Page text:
JAPAN 2010  Directed by: Toshio Lee  Written by: Satoshi Suzuki, Tamio Hayashi, Koji Kinjo (novel) Produced by: Mieko Fujiwara, Kei Haruna  Cinematography: Koichi Nakayama  Music: Coba  Cast: Takashi Okamura, Yasuko Matsuyuki, Hisashi Yoshozawa, Jun Kunimura, Atsuro Wataba, Mieko Harada, Masami Nagasawa

Toshio Lee’s first of at least two films released in 2010 (the other one being BOX!) is based on the autobiographical book of the same title by Koji Kinjo and tells the true story of a nerd and his wife who coincidentally become what today’s been called “environmentalists”. Kenji’s true love is the sea, especially the coral reefs; since his childhood he is fascinated by the ocean and spends every single minute possible by the water.

It is not surprising therefore that he fails as a professional: he regularly loses his jobs and hence leads a simple life together with his wife and kids. Kenji believes he could do many jobs, but at the end all he cares about is the sea. One day however he finds a way to turn his love for coral reefs into a business: he opens up a “coral bar”, a pub that showcases corals in a fish tank and aims to recreate the Okinawa sea. He calls the joint Bar Blue and quickly develops it into a successful franchise.

It comes as a shock to his family and friends when he decides to close down the bar business and instead wants to replant corals in nature. What got into him? Once again his passion gets in his way and all he dreams about is cleaning up the sea and breed corals. He starts with transplanting his Bar Blue corals into the ocean, but the more corals he plants the more resistance he meets from fishermen and politicians. While Kenji wants to preserve nature others want, or need, to exploit it. The conflicts of interest soon make big waves in the press and Kenji becomes something like a local hero, supported by many, disliked by even more.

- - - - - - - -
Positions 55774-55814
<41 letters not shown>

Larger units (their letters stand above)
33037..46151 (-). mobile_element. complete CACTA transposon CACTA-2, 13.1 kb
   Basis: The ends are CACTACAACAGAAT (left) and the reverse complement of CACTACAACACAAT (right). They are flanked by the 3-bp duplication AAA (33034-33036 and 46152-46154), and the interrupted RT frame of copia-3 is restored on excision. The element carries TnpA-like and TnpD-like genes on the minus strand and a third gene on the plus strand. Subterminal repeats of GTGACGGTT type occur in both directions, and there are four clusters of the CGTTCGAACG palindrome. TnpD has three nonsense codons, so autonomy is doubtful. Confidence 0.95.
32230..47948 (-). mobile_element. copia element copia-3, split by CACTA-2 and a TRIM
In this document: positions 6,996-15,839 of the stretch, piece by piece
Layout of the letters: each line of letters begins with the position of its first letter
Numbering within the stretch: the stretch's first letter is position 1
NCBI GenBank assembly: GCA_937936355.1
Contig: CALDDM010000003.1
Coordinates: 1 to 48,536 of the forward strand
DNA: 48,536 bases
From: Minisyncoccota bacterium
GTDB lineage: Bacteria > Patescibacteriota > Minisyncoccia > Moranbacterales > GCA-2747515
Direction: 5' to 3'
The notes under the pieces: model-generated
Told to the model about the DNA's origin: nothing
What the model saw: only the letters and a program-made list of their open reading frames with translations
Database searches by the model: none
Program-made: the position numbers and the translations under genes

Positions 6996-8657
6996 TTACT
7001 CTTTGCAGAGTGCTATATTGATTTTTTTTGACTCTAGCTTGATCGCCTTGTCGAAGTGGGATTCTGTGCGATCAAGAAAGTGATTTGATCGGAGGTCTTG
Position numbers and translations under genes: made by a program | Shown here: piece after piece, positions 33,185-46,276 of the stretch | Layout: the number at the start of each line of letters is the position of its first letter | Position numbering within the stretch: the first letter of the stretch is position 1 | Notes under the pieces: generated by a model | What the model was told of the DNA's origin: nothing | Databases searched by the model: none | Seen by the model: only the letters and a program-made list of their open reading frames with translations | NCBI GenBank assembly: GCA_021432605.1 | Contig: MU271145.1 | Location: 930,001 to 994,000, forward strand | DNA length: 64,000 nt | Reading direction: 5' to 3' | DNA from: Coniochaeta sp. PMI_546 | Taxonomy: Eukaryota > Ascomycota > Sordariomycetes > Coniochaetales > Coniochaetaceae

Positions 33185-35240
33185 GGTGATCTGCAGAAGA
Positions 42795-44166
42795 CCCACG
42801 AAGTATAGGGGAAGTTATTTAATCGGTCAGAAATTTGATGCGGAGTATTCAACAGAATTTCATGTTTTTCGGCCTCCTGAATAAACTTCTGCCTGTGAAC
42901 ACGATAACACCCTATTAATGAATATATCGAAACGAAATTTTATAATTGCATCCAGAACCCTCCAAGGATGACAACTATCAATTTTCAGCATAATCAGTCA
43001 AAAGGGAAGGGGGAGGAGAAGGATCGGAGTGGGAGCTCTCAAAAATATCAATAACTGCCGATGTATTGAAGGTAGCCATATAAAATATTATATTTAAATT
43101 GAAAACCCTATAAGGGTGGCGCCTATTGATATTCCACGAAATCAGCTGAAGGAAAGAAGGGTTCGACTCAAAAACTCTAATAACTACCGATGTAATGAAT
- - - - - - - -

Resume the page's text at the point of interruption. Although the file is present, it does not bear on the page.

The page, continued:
His main idea becomes crucial for his undertaking: Kenji believes he can become the first person in the world to ever spawn coral reefs. Nobody has achieved this before, but Kenji thinks he can do it. Scientists quickly reveal his lack of method and are questioning his mission that is driven by little more than ambition and intuition. Kenji is facing the challenge of a lifetime: can he make corals spawn before he finally runs out of money, support and luck?

Forget AVATAR, watch SUNSHINE AHEAD instead. If you are looking for eco-conscious entertainment that’s authentic, absolutely not fabricated and free of clichés SUNSHINE AHEAD is the best choice in recent years. Even though it seems convenient to release the movie in times like these (the BP oil spill came later but once again proves that the movie’s timing is right), SUNSHINE AHEAD has absolutely nothing to do with calculated commercial moviemaking.

I have not read the novel but the storyline seems to stick to the real events as only a very few plot points hint at a basic dramaturgy that has little in common with conventional mainstream scripts. The movie has its ups and downs of course, yet it is going with the flow without being trivial. SUNSHINE AHEAD is very convincing as a movie with a message, but it also remains unpretentious from beginning to end.

Story aside, some of the movie’s footage features breathtaking images of nature that make us feel for the hero and his mission even more – SUNSHINE AHEAD may be a drama but that doesn’t mean it can’t be a cinematic experience. The movie is carefully framed and beautifully shot when it matters, and otherwise leaves it to the believable cast to make SUNSHINE AHEAD a really likable film.

SUNSHINE AHEAD is the best proof that a touching movie with a sincere message doesn’t require 3D. Also, it reminds us that despite the technological advancement all that matters is a great story. SUNSHINE AHEAD is a well-rounded, relevant movie that’s especially valuable for oil company executives.